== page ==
Worldwide approval of U.S. leadership remains low but relatively stable after a dramatic drop during President Trump’s first year in office, while China’s rating ticked up to its highest in almost a decade, according to a Gallup poll released Thursday.
The report, which measures how adults in 133 countries feel about the global leadership of the U.S., China, Germany and Russia, shows that U.S. leadership earned a median 31 percent approval rating in 2018, a slight uptick from 30 percent the year before.
Positive international perception of both Chinese and Russian leadership continues to strengthen, according to the report, while Germany, which leads in the rankings, fell just below a 40 percent approval rating for the first time in more than a decade.
The low approval rating for the U.S. “suggests that the doubts sowed in Trump’s first year about U.S. commitments abroad have taken root,” the Gallup report reads. “In this climate, China’s leadership has gained a larger advantage in the ‘great power competition,’ and the other player, Russia, is now on a more even level with the U.S.”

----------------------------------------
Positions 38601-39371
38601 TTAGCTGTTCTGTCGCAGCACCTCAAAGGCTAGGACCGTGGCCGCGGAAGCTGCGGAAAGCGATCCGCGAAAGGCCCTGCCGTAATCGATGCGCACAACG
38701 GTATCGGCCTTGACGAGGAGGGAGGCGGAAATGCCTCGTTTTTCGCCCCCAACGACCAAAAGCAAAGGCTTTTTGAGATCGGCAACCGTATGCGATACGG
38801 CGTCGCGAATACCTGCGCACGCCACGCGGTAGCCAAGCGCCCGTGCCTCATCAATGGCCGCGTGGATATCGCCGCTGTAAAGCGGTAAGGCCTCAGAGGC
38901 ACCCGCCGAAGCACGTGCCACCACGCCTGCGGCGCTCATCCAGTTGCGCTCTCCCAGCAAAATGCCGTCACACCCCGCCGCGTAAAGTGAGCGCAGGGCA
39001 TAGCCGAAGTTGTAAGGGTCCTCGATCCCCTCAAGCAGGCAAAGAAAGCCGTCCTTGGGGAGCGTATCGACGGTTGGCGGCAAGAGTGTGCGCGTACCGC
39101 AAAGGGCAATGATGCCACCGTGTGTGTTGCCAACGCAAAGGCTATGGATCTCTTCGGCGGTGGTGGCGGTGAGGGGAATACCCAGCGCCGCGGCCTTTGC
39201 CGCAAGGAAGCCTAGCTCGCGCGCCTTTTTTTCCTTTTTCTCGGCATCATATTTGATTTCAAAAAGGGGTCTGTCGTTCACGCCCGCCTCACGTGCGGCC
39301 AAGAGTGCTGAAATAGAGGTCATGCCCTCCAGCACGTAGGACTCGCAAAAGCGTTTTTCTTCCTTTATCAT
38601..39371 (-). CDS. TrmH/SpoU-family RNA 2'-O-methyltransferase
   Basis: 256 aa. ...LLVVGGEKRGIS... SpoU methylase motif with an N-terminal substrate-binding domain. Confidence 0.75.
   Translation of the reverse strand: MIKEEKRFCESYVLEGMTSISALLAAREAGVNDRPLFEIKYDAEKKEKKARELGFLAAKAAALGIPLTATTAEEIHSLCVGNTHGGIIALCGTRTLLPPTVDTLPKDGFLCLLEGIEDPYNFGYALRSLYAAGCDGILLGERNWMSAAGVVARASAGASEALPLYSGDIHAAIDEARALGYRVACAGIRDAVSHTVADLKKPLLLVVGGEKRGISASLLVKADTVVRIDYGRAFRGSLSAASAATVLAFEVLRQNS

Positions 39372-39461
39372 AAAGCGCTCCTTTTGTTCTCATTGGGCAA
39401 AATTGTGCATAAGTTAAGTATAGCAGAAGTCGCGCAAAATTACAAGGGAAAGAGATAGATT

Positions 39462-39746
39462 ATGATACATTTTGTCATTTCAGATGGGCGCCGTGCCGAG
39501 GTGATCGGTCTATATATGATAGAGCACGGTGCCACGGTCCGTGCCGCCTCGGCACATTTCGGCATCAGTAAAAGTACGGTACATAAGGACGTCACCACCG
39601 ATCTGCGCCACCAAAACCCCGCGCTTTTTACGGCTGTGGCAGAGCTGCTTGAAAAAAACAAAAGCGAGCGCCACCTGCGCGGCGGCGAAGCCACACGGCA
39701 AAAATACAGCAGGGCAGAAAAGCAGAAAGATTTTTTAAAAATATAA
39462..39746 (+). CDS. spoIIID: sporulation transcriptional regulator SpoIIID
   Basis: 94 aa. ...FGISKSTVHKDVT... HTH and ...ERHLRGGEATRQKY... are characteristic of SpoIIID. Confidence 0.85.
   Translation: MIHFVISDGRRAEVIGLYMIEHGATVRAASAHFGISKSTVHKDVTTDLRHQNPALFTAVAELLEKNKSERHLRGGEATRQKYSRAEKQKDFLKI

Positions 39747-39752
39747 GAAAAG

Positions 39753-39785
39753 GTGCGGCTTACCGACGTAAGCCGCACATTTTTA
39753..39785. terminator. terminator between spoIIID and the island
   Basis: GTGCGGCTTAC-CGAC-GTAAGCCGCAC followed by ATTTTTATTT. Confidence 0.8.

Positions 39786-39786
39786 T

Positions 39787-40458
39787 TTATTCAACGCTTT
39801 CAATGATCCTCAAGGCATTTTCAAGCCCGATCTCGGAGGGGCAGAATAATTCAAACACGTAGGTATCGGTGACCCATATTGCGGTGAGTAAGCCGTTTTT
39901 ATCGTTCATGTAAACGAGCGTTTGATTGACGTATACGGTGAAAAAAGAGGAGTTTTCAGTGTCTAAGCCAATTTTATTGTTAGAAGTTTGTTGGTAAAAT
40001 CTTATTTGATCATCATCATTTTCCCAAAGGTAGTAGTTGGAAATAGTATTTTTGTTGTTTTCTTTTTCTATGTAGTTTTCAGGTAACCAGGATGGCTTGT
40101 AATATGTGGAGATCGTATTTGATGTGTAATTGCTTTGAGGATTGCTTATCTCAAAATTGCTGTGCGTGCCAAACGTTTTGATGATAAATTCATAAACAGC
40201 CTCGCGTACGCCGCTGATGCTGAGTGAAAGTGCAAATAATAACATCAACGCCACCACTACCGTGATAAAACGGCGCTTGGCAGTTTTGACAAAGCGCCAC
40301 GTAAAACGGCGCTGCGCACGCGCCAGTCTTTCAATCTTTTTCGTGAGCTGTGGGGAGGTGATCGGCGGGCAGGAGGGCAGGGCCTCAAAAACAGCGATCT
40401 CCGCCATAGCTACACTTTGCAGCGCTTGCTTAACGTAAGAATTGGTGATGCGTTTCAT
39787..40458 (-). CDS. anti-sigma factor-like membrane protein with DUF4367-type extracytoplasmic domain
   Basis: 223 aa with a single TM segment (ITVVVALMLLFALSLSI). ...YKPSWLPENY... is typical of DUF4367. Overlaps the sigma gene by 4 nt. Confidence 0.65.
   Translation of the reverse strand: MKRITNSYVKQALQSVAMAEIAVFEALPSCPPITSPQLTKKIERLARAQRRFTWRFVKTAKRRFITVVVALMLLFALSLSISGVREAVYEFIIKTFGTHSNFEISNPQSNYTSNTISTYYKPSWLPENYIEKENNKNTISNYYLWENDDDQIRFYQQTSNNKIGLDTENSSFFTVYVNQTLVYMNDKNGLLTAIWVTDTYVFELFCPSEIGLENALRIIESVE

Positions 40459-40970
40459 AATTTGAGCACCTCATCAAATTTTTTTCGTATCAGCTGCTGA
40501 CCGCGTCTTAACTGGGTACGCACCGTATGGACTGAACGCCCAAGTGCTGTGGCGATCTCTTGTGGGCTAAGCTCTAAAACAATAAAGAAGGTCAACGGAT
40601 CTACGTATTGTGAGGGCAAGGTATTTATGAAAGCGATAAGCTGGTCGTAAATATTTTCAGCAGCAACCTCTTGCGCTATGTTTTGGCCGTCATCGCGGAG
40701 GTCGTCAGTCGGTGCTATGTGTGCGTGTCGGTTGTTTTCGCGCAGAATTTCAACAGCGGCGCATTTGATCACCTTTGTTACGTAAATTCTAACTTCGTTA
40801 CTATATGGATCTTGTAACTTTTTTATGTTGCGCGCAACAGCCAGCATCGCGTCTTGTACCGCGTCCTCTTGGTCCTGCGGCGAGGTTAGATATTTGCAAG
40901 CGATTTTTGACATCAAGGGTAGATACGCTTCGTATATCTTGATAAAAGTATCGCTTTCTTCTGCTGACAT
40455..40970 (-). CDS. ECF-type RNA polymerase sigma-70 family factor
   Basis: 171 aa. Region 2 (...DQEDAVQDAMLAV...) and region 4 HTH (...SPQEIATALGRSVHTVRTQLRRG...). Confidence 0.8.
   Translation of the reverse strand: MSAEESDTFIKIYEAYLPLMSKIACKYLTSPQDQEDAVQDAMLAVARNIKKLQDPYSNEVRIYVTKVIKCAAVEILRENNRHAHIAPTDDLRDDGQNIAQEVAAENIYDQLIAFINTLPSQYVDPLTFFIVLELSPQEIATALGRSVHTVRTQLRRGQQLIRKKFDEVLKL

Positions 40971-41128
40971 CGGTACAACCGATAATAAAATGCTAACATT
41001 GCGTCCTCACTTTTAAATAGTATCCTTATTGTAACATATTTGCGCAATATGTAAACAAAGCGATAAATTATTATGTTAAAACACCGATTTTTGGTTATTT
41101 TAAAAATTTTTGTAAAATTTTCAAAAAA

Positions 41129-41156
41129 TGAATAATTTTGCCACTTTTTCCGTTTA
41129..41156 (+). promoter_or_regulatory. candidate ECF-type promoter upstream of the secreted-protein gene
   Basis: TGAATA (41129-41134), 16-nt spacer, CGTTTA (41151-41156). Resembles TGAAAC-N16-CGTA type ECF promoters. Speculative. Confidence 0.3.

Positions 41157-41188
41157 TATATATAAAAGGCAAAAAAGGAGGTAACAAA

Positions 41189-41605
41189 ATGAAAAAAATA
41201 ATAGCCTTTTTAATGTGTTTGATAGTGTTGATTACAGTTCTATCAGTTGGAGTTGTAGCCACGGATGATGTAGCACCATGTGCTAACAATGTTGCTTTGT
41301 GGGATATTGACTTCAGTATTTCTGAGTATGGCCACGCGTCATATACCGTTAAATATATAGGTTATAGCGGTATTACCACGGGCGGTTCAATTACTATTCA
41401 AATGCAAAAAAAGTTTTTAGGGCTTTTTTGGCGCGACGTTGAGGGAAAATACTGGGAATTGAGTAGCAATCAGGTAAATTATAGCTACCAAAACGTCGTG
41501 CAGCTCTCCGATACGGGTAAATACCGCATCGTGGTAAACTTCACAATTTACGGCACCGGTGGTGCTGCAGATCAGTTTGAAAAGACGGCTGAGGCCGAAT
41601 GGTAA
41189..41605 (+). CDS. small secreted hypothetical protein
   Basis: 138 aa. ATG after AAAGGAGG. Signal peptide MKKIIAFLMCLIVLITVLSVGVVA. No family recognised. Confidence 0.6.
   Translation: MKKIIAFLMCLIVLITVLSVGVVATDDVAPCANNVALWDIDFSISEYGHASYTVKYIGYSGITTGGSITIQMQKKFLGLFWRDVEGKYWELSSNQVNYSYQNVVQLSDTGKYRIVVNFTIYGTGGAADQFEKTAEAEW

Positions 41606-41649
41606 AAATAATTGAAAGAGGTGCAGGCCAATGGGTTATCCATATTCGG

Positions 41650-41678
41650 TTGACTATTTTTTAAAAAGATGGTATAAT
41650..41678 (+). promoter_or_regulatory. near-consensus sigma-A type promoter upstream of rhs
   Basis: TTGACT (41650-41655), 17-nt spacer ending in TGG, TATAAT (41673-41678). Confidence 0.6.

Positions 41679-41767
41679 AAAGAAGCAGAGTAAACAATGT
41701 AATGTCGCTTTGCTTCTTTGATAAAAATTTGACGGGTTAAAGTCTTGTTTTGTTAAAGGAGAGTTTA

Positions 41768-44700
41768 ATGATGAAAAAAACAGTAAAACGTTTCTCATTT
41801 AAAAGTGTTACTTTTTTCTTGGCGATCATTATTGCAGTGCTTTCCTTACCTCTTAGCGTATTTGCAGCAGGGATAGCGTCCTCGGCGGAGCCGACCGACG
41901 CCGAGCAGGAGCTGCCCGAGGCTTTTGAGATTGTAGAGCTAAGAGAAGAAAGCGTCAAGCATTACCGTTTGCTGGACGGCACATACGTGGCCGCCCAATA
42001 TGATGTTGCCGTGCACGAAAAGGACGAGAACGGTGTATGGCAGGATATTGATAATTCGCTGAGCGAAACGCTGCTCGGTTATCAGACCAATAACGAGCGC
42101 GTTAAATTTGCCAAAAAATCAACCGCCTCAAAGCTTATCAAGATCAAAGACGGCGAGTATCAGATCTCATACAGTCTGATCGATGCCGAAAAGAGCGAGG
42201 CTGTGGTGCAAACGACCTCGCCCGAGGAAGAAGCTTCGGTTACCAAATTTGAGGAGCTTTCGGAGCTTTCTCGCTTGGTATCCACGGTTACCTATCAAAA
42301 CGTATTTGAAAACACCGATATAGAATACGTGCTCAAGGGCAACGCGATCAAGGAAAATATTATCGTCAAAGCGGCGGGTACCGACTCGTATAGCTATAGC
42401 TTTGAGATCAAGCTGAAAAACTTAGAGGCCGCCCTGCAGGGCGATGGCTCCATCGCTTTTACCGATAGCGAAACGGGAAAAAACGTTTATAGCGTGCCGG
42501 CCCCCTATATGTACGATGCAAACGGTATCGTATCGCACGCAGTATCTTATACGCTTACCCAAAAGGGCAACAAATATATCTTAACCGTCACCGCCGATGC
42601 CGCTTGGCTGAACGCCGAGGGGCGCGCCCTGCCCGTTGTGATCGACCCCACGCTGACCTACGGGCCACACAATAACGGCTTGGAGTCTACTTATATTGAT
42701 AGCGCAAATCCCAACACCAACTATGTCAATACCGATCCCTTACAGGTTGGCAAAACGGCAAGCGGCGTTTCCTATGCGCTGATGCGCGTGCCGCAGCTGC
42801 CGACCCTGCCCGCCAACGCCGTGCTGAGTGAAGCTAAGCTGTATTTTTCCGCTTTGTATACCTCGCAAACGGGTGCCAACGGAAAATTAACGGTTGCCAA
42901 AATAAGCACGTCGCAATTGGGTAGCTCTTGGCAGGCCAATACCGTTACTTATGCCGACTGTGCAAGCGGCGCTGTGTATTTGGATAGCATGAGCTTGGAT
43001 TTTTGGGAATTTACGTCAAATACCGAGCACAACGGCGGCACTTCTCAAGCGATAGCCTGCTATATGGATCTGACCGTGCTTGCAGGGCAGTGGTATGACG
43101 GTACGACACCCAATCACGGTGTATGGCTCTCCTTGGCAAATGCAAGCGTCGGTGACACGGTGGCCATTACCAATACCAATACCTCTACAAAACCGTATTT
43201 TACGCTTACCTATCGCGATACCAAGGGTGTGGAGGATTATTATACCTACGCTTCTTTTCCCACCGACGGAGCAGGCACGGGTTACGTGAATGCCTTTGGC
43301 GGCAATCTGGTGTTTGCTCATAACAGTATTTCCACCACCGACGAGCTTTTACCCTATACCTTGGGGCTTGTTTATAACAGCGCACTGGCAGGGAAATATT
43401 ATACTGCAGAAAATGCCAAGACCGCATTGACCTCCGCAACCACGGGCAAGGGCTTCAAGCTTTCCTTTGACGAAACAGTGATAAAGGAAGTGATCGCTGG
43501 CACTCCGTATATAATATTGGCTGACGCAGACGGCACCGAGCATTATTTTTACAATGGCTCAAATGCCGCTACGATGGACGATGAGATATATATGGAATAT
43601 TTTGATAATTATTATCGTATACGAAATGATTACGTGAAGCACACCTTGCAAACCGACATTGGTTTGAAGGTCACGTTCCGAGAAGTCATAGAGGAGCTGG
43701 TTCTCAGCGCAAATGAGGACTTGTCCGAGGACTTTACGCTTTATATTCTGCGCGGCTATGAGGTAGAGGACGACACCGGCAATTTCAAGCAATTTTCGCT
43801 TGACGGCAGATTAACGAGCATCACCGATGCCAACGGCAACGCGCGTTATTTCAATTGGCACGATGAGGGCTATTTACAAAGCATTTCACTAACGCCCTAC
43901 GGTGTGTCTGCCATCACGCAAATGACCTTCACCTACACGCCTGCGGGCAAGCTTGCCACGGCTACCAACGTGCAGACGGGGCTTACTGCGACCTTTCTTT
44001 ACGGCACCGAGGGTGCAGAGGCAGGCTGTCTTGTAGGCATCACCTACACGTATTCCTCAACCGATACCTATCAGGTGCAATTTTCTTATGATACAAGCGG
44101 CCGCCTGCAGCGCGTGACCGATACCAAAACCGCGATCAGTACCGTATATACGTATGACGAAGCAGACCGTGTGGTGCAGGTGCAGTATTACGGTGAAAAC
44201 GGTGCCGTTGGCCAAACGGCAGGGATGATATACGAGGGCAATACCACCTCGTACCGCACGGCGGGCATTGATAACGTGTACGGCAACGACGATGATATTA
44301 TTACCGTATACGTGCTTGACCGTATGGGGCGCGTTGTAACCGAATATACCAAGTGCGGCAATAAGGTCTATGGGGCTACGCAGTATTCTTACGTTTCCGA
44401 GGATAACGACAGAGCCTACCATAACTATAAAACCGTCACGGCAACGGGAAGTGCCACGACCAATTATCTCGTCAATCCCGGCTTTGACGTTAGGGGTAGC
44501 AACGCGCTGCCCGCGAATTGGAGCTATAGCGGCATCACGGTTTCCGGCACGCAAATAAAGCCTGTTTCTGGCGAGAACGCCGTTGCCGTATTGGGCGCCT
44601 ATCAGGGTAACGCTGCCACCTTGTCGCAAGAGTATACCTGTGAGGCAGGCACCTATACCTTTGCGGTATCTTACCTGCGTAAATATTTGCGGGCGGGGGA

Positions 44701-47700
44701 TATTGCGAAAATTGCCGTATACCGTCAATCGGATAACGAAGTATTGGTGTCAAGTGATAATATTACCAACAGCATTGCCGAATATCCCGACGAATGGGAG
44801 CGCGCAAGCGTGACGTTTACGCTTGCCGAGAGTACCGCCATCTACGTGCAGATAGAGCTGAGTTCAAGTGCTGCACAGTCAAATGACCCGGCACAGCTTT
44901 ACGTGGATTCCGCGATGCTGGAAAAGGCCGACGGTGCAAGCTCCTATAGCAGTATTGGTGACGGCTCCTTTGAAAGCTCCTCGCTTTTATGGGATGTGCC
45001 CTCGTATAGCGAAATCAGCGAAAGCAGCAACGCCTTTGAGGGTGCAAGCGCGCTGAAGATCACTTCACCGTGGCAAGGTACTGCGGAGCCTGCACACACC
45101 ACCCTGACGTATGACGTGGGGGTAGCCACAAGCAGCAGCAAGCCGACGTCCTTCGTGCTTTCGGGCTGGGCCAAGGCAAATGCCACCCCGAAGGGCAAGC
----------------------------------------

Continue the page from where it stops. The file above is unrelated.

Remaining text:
For much of the past decade, the U.S. maintained a lead of more than 10 percentage points over China and Russia in the polls, competing with Germany for the spot of the most well-regarded global leader. That changed in 2017, when the U.S. saw its image abroad fall sharply in the poll.
In the most recent report, the U.S. remained neck and neck with China and Russia. China’s approval rating jumped up to 34 percent, while Russia continued its steady upward trend of the past few years and reached its highest rating since 2008, hovering just below the U.S. at 30 percent.
Russian approval of U.S. leadership also continued to increase, with 11 percent of Russians surveyed now saying the U.S. is doing a good job as a global leader. That marks a significant improvement from 2015, when only 1 percent of Russians approved of the country’s leadership under President Barack Obama.
Still, it’s one of the lowest opinions of the U.S., with only Yemen (9 percent), Iran (8 percent) and the Palestinian territories (7 percent) giving the U.S. a lower grade.
The perception of U.S. leadership abroad helps determine how much the U.S. can exercise its influence through “soft power,” writes Jon Clifton, a global managing partner for Gallup.
“Where hard power is reflected in America’s ability to impose its economic and military might on others, soft power is the type that makes people in other countries want to align their interests with the U.S.,” Clifton writes. “Not because they have to, but because they want to.”
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